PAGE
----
Synthetic biology attracted $8.9 billion in venture funding during the first half of 2021, according to synbio stakeholder group SynBioBeta, and launched two successful initial public offerings: Zymergen’s $529.6 million traditional IPO and Ginkgo Bioworks’ $1.6+ billion SPAC deal.
But by August, Zymergen’s CEO resigned after a gloomy revenue forecast. Shares plunged 68%. And in November, two months after its IPO, Ginkgo acknowledged a Department of Justice “informal inquiry” into the company after a short seller attacked the company’s revenue reporting practices. Ginkgo said an investigation by its audit committee found that the short seller’s contention was “unfounded and that no restatement of Ginkgo’s financials was needed.”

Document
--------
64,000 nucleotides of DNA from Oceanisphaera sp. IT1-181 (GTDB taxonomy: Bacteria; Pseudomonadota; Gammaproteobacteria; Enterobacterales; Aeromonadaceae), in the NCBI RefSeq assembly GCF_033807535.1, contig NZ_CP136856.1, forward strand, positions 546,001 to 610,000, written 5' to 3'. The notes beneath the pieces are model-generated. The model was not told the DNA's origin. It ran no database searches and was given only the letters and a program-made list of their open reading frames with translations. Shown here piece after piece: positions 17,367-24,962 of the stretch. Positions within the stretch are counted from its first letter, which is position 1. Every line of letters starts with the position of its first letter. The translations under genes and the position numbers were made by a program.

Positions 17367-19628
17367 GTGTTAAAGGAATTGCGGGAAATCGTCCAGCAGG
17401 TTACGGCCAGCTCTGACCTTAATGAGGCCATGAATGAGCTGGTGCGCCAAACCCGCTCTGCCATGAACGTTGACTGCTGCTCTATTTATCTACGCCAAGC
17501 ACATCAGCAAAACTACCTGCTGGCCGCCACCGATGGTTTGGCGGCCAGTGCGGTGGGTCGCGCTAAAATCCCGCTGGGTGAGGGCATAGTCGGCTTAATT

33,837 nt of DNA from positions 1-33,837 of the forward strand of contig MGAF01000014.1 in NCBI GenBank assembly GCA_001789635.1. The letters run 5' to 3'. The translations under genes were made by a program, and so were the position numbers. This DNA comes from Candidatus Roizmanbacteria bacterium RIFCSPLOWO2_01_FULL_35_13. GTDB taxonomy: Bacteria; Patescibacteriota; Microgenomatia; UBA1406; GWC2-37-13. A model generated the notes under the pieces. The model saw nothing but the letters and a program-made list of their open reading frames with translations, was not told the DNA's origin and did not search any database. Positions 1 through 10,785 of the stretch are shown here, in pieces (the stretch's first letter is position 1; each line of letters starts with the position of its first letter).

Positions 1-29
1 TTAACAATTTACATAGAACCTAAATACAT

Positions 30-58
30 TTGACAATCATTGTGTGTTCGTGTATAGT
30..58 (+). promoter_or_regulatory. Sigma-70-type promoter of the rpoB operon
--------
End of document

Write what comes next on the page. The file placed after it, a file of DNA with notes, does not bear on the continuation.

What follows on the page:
Notwithstanding those challenges, Christina Smolke, PhD, co-founder and CEO of Antheia, said synthetic biology is on track to achieving full-scale manufacturing across diverse applications that include essential medicines, green chemicals, and foods like dairy and meat: “‘Synthetic biology’ is no longer just an academic enterprise. It has become a booming industry with real-world implications, and this trend will continue into 2022.”
Read the article at Genetic Engineering & Biotechnology News